Originally Posted by unclemick
heh heh heh
. So what criteria do you put into your stock screener before you search for stocks?
For what it is worth, here are mine. (Not sure it will be of much reference to anybody else, though.)
Large cap stocks:
Exchange: Tokyo Stock Exchange, Section 1
Market Cap.: >2500 oku yen (>~2.1 billion USD)
Small cap stocks:
Exchange: Tokyo Stock Exchange, Section 2 (preferably -- but will shop in the low end of Section 1 if run out of candidates in Section 2)
Market Cap.: <2500 oku yen (all stocks in Section 2 are below this anyway)
Liquidity: Greater than 100 lots/day traded on average in last 25 days (this measure is provided by brokerage screening tool)
Notes: The upper ranges of P/E and P/B are the median numbers
for the respective exchanges and capitalization ranges. These
numbers get revisited periodically as the market moves as a whole.
The combination of P/E and P/B cuts leaves about 1/4 of the stocks in
each capitalization range available. (P/E and P/B turn out to be
surprisingly uncorrelated.) For the small caps, the liquidity
requirement cuts the available universe down by another factor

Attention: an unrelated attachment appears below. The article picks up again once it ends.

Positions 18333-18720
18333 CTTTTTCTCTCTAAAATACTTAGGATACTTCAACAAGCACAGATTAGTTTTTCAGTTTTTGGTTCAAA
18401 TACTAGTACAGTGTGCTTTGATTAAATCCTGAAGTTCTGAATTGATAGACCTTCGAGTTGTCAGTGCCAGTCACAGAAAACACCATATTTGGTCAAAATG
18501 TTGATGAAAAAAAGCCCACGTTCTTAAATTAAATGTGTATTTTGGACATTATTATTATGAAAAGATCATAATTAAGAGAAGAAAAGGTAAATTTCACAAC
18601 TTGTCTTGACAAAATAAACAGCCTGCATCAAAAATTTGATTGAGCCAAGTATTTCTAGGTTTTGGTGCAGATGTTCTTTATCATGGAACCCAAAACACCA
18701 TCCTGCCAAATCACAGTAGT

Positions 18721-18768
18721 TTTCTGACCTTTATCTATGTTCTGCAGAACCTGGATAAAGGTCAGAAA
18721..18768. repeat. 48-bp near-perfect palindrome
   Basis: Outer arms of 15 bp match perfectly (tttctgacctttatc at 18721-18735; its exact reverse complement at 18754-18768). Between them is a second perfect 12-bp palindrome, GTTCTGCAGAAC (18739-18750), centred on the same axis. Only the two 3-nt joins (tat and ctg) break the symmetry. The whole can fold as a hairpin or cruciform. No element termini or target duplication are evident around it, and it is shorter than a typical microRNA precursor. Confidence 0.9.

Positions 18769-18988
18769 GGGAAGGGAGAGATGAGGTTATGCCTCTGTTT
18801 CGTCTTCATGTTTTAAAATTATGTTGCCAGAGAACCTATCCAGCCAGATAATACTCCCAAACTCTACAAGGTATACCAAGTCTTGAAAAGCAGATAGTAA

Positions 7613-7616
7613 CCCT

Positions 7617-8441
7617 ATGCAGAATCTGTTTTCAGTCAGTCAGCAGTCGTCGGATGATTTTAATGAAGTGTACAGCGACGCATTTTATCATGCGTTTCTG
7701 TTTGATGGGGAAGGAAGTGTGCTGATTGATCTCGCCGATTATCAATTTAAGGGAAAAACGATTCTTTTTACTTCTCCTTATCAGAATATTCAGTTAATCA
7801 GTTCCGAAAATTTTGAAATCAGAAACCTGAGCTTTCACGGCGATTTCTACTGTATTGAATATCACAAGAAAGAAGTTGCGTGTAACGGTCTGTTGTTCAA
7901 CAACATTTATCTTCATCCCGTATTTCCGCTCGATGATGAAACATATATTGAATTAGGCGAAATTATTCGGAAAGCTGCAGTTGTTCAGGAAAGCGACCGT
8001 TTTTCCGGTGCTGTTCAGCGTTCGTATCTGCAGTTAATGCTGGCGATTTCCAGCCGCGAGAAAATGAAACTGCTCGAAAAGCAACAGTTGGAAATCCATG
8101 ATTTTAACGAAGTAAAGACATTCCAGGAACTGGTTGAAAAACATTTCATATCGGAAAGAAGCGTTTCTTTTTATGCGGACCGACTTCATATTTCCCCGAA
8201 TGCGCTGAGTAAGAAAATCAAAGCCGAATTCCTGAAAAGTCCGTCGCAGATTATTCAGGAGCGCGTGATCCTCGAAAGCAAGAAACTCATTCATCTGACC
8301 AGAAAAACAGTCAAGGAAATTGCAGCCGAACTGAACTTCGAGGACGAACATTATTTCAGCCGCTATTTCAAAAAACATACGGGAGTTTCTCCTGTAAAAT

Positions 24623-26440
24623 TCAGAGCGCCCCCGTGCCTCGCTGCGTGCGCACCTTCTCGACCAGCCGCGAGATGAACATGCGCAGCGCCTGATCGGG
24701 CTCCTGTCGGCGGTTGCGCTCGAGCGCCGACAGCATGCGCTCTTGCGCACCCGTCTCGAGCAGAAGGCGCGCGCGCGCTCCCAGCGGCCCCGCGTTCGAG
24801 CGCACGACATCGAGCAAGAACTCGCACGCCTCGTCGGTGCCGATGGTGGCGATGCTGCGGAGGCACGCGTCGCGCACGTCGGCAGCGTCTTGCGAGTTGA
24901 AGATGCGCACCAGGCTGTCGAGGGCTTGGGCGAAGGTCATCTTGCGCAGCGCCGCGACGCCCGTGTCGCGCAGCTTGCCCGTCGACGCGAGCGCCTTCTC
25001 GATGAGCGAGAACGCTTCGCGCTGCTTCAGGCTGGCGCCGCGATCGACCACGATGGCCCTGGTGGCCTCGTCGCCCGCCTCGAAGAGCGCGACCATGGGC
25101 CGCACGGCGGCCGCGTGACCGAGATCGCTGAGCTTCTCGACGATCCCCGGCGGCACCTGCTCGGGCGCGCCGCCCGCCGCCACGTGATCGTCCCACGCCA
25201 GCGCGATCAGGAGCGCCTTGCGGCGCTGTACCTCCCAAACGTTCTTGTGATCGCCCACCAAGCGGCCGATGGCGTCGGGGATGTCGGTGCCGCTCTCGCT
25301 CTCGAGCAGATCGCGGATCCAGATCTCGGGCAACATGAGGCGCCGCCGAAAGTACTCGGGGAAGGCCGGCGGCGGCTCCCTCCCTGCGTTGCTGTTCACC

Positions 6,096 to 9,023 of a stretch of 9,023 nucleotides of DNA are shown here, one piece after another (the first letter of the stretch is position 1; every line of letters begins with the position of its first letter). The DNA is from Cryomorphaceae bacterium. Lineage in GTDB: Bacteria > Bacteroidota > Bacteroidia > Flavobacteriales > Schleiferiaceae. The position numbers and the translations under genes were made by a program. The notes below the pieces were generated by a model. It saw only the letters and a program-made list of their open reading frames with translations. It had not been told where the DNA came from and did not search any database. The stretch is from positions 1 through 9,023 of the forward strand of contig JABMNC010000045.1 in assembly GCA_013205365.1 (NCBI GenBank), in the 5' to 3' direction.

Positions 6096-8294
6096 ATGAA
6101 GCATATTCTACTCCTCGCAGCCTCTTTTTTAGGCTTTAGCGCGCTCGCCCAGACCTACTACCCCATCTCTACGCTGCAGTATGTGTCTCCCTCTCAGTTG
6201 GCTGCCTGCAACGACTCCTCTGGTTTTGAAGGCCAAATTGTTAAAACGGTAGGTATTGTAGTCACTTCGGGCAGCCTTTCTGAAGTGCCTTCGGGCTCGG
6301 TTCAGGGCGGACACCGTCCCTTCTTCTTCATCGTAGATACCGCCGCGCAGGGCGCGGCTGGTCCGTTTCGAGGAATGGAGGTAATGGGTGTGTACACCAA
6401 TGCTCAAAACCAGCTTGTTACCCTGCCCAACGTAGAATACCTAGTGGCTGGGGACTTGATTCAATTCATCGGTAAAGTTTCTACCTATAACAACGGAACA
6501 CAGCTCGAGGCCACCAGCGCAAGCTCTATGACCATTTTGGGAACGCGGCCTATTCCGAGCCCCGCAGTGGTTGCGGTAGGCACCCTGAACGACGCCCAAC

of 5 or so.
When I have money to invest, I run either the large-cap or small-cap
screen (depending on which class needs to be rebalanced into), and
filter the results for sub-lot sizes or multiples thereof that match
the amount of money I have to invest that day. (Typical lot sizes are
100-1000 shares, and my broker offers low-cost window trades in units of 1/10 lot.)
Then it is time to get out the darts.
Ok, I will
peek at a few things:
1) Industry classification, to ensure diversification;
2) Dividends: some preference for at least 1% yield, but no hard and fast rule;
3) List of major shareholders, with some preference for less closely-held companies;
4) A glance at cashflow and debt numbers (not obviously bleeding to death).
However, if I find myself taking more than an hour or two dithering over
which candidate to pick, I pour myself a shot, make an offering to the
spirits of the efficient market, and force myself to just pick the largest
cap stock on the list. After all, there is always next month.
I never (willingly) sell, and always put new money into new names.
And that's how I make a DIY index fund.